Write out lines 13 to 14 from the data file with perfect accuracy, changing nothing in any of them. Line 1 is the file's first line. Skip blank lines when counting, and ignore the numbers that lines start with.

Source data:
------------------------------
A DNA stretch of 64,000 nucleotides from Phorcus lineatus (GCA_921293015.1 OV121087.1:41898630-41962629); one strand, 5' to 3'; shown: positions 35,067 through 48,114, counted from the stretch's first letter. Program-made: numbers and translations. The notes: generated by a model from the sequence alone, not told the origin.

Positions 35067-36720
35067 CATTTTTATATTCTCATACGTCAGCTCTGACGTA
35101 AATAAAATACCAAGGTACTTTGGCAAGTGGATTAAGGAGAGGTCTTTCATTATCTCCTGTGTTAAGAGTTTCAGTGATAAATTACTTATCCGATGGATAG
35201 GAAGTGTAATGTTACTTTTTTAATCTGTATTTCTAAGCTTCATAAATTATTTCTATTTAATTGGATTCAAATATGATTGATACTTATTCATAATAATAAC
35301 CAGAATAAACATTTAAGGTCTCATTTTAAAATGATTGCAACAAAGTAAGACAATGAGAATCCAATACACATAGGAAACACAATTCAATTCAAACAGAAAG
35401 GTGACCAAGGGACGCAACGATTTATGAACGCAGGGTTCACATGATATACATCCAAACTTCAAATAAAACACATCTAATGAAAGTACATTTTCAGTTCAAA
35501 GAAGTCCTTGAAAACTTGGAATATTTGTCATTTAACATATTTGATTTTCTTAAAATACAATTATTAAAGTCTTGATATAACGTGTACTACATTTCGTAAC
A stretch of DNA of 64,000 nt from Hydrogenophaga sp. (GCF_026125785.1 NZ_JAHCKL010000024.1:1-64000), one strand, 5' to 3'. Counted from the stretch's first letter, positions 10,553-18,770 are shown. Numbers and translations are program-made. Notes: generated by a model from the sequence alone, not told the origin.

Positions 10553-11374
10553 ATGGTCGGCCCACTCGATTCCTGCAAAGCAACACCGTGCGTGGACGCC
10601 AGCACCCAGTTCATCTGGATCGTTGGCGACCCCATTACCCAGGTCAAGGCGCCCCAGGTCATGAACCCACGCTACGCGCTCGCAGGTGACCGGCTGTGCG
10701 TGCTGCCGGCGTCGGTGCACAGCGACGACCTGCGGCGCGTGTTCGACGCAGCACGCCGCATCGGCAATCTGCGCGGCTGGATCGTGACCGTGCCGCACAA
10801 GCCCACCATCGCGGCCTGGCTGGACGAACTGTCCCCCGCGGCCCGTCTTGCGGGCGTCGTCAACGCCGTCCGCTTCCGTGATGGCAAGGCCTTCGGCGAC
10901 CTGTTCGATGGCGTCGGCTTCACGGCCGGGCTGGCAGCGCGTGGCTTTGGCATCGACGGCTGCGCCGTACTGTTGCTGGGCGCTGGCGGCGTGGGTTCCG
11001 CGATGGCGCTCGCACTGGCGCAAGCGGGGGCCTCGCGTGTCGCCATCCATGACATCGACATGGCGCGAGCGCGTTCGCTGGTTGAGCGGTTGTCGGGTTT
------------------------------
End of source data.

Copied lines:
10701 TGCTGCCGGCGTCGGTGCACAGCGACGACCTGCGGCGCGTGTTCGACGCAGCACGCCGCATCGGCAATCTGCGCGGCTGGATCGTGACCGTGCCGCACAA
10801 GCCCACCATCGCGGCCTGGCTGGACGAACTGTCCCCCGCGGCCCGTCTTGCGGGCGTCGTCAACGCCGTCCGCTTCCGTGATGGCAAGGCCTTCGGCGAC